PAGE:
9. Cook the terrine for 2 hours then cool the terrine down in the mold in the fridge overnight.
  10. When ready to serve, remove from the mold and slice into 2cm (or ½ inch) thick pieces.Duc

Christmas Eve Dinner “à la Française”: Part 1

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Joyeux Noël! | Merry Christmas!

 

Celebrating Christmas in the summer is still something I can’t get used to after so many years living in Australia. I love white Christmases and all the hearty Christmas foods that are so soothing to eat in the freezing winter. That being said, I absolutely love seafood and so being able to crack into a beautiful, fresh crayfish at Christmas Day lunch is something I relish.

Luckily I don’t have to choose between re-creating the nostalgic feasts of my childhood Christmases and indulging in new summer festive food traditions because I always celebrate Christmas Eve French-style with my brother and his family, and then an Aussie Christmas Day lunch with my wife and hers.

So today, I thought I’d share a perfect menu for both and maybe inspire you enough to share some of my favourite family dishes with yours this holiday season.

Christmas Eve Dinner “à la francaise

Most French families will kick off any family meal with a delicious terrine or pâté. I posted a recipe for a great Huntsman Terrine a while back, which you can check out here, otherwise you can pick up a ready made slice from most good quality delis.

For Entrée, I’ve chosen a duck and mushroom vol au vent. The hero of this, aside from the light-as-air pastry, is the Girolle mushrooms (they’re called Chanterelles in Australia), which hail from my region in France and are delicious and meaty in texture.

For main, I couldn’t go past a beautiful pork loin (with the skin on as crackling is a MUST!) that I’ve filled with a sage, pistachio and cherry stuffing, and a classic garden salad on the side.

Lastly, a true French Christmas treat is a Bûche de Noël, which is a sponge, rolled with and covered in crème au beurre (Italian meringue whipped with butter). It’s super rich but there’s like nothing else. You can flavour them too, so I chose to do coconut, white chocolate and passionfruit.

And there you have it. Joyeux Noël and bon appétit!

Chanterelle Mushroom and Duck Vol au Vent with a Port Sauce

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Ingredients for the Vol au Vent:

  • 4 sheets puff pastry
  • 2 duck breast
  • 50g Chanterelle mushroom (dried)
  • 5 cloves garlic
  • 2 shallots
  • ½ bunch flat leaf parsley
  • 1 egg
  • 50 mL milk

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Method:

  1. Preheat the oven to 200 degrees Celsius (392 F).
  2. Take the pastry out of the fridge or the freezer (leave it warm up a bit if it’s directly from the freezer).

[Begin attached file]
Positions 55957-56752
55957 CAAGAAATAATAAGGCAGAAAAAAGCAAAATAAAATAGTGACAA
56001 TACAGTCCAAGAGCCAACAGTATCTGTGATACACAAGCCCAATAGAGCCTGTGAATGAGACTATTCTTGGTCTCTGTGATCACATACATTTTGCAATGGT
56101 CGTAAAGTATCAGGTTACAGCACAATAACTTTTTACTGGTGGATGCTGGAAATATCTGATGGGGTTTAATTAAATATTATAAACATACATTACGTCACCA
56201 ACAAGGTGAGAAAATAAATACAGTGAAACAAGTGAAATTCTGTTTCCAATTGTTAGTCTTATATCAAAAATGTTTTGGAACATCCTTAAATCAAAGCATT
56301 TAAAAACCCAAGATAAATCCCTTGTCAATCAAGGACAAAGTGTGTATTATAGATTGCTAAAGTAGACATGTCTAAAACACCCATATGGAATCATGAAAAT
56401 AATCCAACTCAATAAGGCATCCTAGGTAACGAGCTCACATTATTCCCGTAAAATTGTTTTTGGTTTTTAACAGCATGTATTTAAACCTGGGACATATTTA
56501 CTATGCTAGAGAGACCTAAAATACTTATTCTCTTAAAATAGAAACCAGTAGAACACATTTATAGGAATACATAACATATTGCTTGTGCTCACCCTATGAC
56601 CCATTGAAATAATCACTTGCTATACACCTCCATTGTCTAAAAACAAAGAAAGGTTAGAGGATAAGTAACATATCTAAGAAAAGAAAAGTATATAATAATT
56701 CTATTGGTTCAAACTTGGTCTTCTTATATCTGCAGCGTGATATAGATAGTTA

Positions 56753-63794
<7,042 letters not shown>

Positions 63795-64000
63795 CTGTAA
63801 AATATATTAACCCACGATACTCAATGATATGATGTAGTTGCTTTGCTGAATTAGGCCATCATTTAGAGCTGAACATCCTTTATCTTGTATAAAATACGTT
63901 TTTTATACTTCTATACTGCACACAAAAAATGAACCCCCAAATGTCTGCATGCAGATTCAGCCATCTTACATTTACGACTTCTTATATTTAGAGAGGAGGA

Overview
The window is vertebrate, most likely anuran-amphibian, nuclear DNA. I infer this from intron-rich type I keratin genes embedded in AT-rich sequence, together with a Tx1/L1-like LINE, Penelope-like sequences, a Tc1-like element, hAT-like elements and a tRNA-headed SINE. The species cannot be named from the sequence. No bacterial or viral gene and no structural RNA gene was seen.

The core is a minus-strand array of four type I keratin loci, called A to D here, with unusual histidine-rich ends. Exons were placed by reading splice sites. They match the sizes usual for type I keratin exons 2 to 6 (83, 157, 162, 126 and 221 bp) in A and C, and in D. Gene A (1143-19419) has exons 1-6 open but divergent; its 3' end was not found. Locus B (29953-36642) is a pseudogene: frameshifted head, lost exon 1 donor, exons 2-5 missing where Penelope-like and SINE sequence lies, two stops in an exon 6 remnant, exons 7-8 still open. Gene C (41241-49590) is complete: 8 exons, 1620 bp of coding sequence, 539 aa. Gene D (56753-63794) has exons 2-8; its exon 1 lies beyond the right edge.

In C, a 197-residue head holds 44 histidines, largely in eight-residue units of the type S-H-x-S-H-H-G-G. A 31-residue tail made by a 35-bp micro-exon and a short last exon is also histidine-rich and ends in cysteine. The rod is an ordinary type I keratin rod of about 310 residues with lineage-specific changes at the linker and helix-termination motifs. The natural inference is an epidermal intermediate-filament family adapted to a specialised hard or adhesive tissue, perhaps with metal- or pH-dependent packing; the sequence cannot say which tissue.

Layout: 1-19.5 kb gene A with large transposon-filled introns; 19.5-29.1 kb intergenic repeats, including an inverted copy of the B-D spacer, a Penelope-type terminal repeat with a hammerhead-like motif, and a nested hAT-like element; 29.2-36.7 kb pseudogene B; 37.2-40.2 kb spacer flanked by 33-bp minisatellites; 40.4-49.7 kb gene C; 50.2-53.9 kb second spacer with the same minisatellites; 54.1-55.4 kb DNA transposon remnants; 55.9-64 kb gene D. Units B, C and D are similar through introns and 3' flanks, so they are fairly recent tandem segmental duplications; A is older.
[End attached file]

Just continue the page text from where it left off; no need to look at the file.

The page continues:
3. Whisk the egg and the milk together to make an egg wash.
  4. Using a round pastry cutter cut the 4 vol au vent bases and place them on a flat baking tray lined with grease proof paper. Cut 3 more circles for each one, then using a smaller cutter cut the middle out, so only the outside ring remain. Brush the base with the egg wash and place the ring on top, press down gently to make it stick and repeat the process until you have 3 layers on each Vol au Vent.
  5. Put them in the fridge for 15 minutes before baking them.
  6. Take the Vol au Vent out of the fridge, brush them with egg wash and bake for 15 minutes.
  7. Soak the mushroom in warm water for 10 minutes, then discard the water.
  8. In the mean time, grate the garlic, finely chop the shallots, wash and chop the parsley.
  9. Take the fat off the duck breast and dice them (about 1 ½ cm).
  10. Heat up a medium size shallow frying pan with olive oil on high heat. Cook the shallots, chanterelle mushroom and garlic in the pan for 2 minutes on high heat, tossing from time to time. Then add the duck and cook for about 3 minutes on high heat.
  11. Add the chopped parsley and stir.
  12. Add the port sauce and toss well so that all the ingredients mix together.
  13. Spoon the mix into the warm Vol au Vent and serve immediately.

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Ingredients for the Port sauce:

  •  1 brown onion
  • 4 clove garlic
  • 1 bunch thyme
  • 200 ml port
  • 350 ml beef stock

Method:

  1. Finely dice the brown onion, grate the garlic and finely chop the thyme.
  2. Heat up a medium size saucepan with a little bit of olive oil. Add the onion, garlic and thyme and cook for 5 minutes on medium heat.
  3. Pour the port in the saucepan and reduce by half, then add the stock and reduce by half again.
  4. Mix a little bit of corn flour with water, enough to make a runny paste. Slowly add it to the sauce until you reach the desired consistency. Check seasoning and set aside.

With the Vol au Vent I recommend a chateau “Briand” Bergerac red available from www.airoldifinewines.com.au